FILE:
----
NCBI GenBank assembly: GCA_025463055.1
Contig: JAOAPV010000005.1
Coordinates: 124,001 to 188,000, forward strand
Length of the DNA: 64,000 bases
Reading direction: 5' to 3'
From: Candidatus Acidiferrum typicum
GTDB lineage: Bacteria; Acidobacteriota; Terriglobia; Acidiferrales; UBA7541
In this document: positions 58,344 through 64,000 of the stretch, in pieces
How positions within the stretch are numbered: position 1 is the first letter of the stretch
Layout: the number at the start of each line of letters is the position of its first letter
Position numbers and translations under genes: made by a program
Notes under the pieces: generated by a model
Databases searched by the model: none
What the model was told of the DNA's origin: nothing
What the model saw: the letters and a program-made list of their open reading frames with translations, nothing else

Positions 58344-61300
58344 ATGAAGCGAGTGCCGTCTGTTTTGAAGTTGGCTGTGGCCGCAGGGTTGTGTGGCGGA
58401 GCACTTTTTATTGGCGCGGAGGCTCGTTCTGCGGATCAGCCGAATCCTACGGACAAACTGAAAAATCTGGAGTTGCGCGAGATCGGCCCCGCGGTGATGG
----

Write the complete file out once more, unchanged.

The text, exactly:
NCBI GenBank assembly: GCA_025463055.1
Contig: JAOAPV010000005.1
Coordinates: 124,001 to 188,000, forward strand
Length of the DNA: 64,000 bases
Reading direction: 5' to 3'
From: Candidatus Acidiferrum typicum
GTDB lineage: Bacteria; Acidobacteriota; Terriglobia; Acidiferrales; UBA7541
In this document: positions 58,344 through 64,000 of the stretch, in pieces
How positions within the stretch are numbered: position 1 is the first letter of the stretch
Layout: the number at the start of each line of letters is the position of its first letter
Position numbers and translations under genes: made by a program
Notes under the pieces: generated by a model
Databases searched by the model: none
What the model was told of the DNA's origin: nothing
What the model saw: the letters and a program-made list of their open reading frames with translations, nothing else

Positions 58344-61300
58344 ATGAAGCGAGTGCCGTCTGTTTTGAAGTTGGCTGTGGCCGCAGGGTTGTGTGGCGGA
58401 GCACTTTTTATTGGCGCGGAGGCTCGTTCTGCGGATCAGCCGAATCCTACGGACAAACTGAAAAATCTGGAGTTGCGCGAGATCGGCCCCGCGGTGATGG